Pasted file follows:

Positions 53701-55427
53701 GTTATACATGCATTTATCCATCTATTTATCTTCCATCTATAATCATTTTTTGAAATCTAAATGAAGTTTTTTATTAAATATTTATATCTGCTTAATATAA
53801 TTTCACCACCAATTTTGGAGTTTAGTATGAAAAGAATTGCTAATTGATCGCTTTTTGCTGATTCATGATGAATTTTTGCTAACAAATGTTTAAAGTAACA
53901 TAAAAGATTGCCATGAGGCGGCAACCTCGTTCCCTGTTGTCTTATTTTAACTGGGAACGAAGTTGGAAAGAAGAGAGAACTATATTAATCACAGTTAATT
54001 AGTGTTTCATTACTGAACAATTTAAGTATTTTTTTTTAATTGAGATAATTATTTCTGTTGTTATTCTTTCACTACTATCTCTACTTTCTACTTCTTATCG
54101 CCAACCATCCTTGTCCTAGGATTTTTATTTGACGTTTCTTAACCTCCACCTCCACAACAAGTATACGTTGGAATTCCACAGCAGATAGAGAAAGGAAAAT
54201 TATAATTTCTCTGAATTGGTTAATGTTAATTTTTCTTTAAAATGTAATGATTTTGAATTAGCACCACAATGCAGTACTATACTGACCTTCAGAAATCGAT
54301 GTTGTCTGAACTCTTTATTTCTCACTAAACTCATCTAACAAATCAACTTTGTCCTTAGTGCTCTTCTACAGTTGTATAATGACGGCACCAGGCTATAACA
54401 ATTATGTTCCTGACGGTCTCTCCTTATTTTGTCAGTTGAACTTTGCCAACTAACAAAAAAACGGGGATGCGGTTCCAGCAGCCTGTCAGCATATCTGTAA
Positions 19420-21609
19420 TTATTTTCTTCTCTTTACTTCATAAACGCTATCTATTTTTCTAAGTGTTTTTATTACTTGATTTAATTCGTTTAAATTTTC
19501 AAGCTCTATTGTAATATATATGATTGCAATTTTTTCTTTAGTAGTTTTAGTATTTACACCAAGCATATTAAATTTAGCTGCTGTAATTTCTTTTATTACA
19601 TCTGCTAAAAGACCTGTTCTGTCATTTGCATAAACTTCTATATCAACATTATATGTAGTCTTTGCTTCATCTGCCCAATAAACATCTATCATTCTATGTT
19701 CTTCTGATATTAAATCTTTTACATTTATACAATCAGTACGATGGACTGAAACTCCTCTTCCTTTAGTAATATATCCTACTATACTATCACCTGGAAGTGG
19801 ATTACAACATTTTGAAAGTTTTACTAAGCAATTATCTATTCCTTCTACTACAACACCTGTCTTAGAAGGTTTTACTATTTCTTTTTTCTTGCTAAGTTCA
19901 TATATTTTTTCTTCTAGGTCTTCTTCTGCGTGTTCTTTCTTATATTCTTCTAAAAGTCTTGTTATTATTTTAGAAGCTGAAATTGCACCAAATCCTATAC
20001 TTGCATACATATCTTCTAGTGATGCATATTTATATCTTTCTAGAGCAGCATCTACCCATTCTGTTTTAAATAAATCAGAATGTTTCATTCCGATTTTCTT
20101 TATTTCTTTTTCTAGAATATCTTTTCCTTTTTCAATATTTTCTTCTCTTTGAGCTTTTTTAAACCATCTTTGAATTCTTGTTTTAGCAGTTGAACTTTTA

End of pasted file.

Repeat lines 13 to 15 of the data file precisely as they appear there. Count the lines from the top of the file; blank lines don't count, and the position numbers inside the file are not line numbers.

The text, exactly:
19601 TCTGCTAAAAGACCTGTTCTGTCATTTGCATAAACTTCTATATCAACATTATATGTAGTCTTTGCTTCATCTGCCCAATAAACATCTATCATTCTATGTT
19701 CTTCTGATATTAAATCTTTTACATTTATACAATCAGTACGATGGACTGAAACTCCTCTTCCTTTAGTAATATATCCTACTATACTATCACCTGGAAGTGG
19801 ATTACAACATTTTGAAAGTTTTACTAAGCAATTATCTATTCCTTCTACTACAACACCTGTCTTAGAAGGTTTTACTATTTCTTTTTTCTTGCTAAGTTCA